Because of a lack of clarity on safety car rules, Michael Schumacher lost his points-scoring position

Because of a lack of clarity on safety car rules, Michael Schumacher lost his points-scoring position

The FIA has admitted a “lack of clarity” regarding safety car rules, and has promised to change the regulations accordingly. Following Michael Schumacher’s penalty for overtaking on the last lap as the safety car had already pitted, much critisism has been aimed at the rules for not being clear enough.

However, since then, the FIA have issued a statement, saying that the rules were not clear enough, and would consider changes at the next World Motor Sport Council meeting on June 23rd. They said:

The problems identified during the final lap of the Monaco Grand 
Prix, counting for the 2010 FIA Formula One World Championship, 
showed a lack of clarity in the application of the rule prohibiting 
overtaking behind the Safety Car.

Adjustments to the regulations are necessary to clarify the procedure 
that cars must meet when the last lap is controlled by the Safety Car 
whilst also ensuring that the signaling for teams and drivers is made 
more clear.

These adjustments will help to avoid the problem which occurred during 
the Monaco Grand Prix from happening in the future.

The Formula One Commission, upon a proposal of the F1 Sporting Working 
Group will submit an amendment to the Sporting Regulations to address 
this issue. These amendments will be considered by the World Motor Sport 
Council at its next meeting in Geneva on June 23.

To be honest, I’m not sure what rule they can actually change. In the regulations, it is clearly stated that overtaking is not permitted when the safety car pits at the end of the race. Having said that, providing clarity on the issue works just as well.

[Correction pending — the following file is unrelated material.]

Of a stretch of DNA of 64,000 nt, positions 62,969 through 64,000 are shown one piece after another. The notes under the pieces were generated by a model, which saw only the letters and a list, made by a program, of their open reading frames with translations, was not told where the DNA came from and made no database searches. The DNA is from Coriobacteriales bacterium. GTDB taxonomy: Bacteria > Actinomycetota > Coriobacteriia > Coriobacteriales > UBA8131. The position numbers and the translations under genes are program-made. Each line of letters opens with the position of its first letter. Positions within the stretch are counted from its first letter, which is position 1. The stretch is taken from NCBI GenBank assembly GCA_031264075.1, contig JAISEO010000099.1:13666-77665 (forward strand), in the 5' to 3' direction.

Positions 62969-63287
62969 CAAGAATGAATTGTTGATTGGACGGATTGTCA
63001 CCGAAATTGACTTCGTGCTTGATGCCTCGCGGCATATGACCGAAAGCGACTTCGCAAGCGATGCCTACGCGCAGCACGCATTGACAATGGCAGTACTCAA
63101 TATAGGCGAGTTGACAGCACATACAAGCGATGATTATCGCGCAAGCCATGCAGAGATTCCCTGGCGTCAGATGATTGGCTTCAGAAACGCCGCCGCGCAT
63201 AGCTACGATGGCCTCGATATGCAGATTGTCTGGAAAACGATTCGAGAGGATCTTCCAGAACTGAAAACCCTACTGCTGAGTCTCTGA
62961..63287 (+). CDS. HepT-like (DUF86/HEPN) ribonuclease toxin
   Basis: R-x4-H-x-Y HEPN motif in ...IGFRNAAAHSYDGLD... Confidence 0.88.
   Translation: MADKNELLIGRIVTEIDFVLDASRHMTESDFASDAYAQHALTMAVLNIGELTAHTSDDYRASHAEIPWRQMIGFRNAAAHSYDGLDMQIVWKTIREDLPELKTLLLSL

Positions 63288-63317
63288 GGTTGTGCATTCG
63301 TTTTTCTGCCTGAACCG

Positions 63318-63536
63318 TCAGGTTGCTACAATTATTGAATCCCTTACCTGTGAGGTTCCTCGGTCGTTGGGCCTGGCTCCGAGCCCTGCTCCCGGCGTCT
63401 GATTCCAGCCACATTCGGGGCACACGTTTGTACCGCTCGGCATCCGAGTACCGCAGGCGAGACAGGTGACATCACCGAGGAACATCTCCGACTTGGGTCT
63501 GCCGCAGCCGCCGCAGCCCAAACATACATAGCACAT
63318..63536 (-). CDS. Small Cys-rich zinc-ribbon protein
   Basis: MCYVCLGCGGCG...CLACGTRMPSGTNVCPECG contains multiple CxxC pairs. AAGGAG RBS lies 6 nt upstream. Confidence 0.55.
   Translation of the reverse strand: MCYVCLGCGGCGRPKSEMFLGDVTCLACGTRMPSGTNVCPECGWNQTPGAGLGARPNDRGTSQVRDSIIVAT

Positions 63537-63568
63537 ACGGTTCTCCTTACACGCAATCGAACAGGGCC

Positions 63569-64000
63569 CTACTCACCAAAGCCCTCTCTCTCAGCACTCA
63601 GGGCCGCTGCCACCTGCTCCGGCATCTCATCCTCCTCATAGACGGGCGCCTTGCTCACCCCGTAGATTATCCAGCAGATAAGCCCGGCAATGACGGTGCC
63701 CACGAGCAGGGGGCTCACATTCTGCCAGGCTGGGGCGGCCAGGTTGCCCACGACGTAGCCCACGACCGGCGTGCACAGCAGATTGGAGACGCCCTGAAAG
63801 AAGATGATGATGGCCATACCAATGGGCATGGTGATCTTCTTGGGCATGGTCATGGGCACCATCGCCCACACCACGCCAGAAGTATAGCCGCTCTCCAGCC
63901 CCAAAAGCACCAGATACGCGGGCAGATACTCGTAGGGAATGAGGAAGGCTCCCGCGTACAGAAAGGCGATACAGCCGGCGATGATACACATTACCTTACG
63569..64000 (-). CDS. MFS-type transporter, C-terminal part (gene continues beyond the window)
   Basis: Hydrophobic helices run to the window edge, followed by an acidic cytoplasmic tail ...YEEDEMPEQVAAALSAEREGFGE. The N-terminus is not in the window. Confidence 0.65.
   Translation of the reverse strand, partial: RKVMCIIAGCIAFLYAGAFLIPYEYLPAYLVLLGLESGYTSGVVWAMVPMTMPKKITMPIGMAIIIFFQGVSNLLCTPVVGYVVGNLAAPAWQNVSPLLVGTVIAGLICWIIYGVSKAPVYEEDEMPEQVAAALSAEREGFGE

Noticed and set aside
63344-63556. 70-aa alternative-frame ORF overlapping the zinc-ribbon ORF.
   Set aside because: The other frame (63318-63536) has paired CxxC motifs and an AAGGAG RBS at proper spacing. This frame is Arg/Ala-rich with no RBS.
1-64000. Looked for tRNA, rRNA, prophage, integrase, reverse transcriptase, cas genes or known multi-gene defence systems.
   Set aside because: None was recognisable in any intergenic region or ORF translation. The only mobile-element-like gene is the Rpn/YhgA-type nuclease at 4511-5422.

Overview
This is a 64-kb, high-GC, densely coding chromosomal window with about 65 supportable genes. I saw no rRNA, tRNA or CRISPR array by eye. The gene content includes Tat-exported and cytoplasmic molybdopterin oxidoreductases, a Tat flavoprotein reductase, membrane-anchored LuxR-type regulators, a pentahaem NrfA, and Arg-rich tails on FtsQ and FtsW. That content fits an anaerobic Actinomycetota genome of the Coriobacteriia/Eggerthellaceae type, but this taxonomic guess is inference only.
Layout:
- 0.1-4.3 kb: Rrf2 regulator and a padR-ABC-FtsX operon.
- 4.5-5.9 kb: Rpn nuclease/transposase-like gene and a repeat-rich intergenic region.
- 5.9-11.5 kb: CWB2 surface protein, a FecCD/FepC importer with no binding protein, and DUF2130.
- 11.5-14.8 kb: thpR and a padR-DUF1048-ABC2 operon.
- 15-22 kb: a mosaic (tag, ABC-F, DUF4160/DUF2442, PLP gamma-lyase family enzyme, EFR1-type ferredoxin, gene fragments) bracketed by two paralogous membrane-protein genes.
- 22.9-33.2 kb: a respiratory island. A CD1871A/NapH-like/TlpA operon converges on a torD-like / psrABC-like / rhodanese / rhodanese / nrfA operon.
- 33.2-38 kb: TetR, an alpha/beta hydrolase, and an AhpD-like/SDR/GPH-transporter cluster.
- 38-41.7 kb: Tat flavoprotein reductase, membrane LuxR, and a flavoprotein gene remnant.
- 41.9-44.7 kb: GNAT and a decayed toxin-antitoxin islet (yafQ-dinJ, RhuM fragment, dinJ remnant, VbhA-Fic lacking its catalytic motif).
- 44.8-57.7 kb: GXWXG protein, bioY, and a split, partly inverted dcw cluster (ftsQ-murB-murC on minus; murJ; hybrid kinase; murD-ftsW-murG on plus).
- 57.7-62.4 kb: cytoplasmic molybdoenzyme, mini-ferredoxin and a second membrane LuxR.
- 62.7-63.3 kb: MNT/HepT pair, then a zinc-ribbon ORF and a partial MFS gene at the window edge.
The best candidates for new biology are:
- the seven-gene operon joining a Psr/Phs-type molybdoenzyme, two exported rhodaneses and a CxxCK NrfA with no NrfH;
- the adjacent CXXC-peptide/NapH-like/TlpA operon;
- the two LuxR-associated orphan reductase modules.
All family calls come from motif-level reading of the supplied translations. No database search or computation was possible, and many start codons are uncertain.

Regarding the initial penalty, opinion is split. In the poll I put up yesterday, 50% believed that the penalty was wrong as it was under racing conditons, 21% wanted a smaller punishment, and 29% thought the penalty was fair.

Teams agree to new points system – again

The Formula 1 teams, working as FOTA, have agreed to change the current F1 points system again.

Last year, a new points system was agreed, gining 25 points to the winner, and extend the points down to 10th place. However, there were many complaints, such as not enough gap in points between 1st and 2nd.

Today, FOTA announced a new set of points, that will be submitted to the FIA World Motor Sport Council. However, this is really only routine, as this new system will almost definitely be introduced.

The new points system is as follows:

Winner 25
Second 18
Third 15
Fourth 12
Fifth 10
Sixth 8
Seventh 6
Eighth 4
Ninth 2
Tenth 1

The most notable change is the bigger difference in points between 1st and 2nd, which is now 7 points instead of 5. Also, there are more equal gaps between the other places.

Overall, this is a better idea than the previous version. Many of the people I have talked to also agree, so this is a step in the right direction.

The idea of points being introduced for fastest laps and pole positions were suggested, but no agreement was reached.

This idea should be accepted by the WMSC in the next few days.